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Old 10-29-2009, 07:28 PM   #1
cjsplc
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Oct 2009
Cincinnati, OH
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A buddy and I decided to get into brewing because we like the idea of a premium and lower cost drink. After reading several different styles, we went to the homebrew store, bought 5 airlocks, a hydrometer, yeast, etc. We then proceeded to go to the grocery store, purchased 5 gallons of pasteurized cider (without preservatives), and brought it all home.

After hydrating the yeast and getting it all ready, we poured the yeast in and shook everything up. It was only then that we realized that the cider was fresh out of the refrigerator at the grocery store (d'oh). Did we just cold crash our cider without even starting it?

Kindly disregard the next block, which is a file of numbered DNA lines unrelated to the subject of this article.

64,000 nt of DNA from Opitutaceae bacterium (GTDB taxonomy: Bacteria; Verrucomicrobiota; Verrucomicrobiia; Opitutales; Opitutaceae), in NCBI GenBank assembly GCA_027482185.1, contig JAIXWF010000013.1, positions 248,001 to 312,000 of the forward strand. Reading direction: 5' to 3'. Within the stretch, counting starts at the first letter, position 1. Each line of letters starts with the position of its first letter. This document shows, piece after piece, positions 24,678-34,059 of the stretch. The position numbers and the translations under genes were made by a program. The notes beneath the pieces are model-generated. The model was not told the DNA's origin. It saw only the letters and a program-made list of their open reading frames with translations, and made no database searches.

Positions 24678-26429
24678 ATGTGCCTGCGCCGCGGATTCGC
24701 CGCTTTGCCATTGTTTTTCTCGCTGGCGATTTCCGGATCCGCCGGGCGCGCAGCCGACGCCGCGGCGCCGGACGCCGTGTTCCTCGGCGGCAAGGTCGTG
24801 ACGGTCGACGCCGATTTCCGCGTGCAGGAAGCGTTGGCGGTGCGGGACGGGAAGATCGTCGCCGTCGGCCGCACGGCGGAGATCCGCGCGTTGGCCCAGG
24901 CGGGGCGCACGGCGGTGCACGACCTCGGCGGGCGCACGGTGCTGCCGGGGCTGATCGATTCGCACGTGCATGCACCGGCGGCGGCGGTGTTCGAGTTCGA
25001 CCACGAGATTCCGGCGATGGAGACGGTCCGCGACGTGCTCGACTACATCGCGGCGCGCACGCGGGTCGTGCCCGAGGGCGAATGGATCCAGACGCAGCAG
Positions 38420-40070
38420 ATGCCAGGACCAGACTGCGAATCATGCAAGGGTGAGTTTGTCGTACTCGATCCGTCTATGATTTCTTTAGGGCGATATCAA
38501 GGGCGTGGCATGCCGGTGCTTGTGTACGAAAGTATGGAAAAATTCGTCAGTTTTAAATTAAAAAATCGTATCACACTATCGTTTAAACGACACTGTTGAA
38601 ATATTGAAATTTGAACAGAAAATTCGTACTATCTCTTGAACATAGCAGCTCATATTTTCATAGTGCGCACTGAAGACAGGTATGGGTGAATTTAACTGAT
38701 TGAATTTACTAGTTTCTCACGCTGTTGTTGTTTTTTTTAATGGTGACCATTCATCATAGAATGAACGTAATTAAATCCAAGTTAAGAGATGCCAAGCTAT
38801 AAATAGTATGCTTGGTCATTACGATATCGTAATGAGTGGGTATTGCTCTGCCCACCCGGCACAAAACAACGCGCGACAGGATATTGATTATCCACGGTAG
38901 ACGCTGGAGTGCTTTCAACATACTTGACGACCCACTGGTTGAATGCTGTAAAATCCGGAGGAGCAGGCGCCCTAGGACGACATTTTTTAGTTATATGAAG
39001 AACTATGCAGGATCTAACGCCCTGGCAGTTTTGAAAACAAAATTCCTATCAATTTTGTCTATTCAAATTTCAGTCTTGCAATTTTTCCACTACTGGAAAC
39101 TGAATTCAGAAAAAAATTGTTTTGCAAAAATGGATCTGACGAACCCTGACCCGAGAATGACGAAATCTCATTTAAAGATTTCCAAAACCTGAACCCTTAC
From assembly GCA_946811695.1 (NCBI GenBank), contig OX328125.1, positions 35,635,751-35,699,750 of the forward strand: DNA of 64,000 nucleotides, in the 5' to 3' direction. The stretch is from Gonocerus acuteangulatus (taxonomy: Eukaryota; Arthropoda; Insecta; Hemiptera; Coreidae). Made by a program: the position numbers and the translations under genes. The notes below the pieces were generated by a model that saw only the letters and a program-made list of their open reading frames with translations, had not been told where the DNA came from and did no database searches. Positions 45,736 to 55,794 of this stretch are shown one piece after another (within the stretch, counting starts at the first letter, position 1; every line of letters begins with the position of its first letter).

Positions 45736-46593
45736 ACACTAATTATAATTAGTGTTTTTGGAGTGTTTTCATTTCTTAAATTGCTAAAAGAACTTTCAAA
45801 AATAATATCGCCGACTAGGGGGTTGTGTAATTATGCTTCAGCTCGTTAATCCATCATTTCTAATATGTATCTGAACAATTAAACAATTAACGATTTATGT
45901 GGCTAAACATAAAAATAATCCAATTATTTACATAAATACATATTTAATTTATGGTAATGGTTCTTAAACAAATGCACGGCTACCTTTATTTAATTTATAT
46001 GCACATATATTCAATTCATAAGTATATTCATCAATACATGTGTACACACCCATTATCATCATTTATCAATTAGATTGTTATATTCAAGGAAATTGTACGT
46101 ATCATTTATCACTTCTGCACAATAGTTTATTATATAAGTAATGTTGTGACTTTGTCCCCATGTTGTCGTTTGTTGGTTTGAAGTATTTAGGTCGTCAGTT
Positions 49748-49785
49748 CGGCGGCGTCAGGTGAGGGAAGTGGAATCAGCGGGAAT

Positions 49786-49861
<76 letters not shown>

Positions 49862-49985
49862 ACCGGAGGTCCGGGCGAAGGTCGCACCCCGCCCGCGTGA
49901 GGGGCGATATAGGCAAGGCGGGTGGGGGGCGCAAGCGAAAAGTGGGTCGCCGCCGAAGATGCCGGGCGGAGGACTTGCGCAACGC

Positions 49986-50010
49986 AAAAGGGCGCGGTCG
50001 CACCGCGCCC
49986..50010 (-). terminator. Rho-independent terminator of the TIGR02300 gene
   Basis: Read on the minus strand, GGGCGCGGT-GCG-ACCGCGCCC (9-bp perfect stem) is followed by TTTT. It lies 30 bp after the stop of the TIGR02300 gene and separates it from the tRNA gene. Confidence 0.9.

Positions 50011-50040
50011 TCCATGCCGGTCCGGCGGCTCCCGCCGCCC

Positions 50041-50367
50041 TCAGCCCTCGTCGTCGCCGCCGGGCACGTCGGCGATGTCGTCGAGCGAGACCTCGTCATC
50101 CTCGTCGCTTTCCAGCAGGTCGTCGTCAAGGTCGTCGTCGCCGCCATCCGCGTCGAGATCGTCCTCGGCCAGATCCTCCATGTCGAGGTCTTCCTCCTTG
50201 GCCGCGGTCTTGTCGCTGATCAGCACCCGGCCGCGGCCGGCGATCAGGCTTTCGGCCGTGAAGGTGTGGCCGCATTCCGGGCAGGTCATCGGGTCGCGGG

Thanks in advance!

 
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Old 10-29-2009, 07:38 PM   #2
GilaMinumBeer
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You are fine.

It'll warm up.

 
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Old 10-29-2009, 07:55 PM   #3
gilrain
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Oct 2009
Western Kentucky
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I've generally found that the seasonal, delicious, fresh-pressed cider available in the refrigerated sections of grocery stores this time of year almost always contain preservatives. You probably already checked for that, but just in case: your fermentation will stick pretty quickly if there are any preservatives aside from acids.

Although it doesn't feel as "pure," if you're buying from a grocery store, your best bet is probably a pasteurized but preservative-free, not-from-concentrate cider/apple juice from the regular, non-refrigerated juice shelves. I use Musselman's, for store cider, and it seems to have a decent reputation.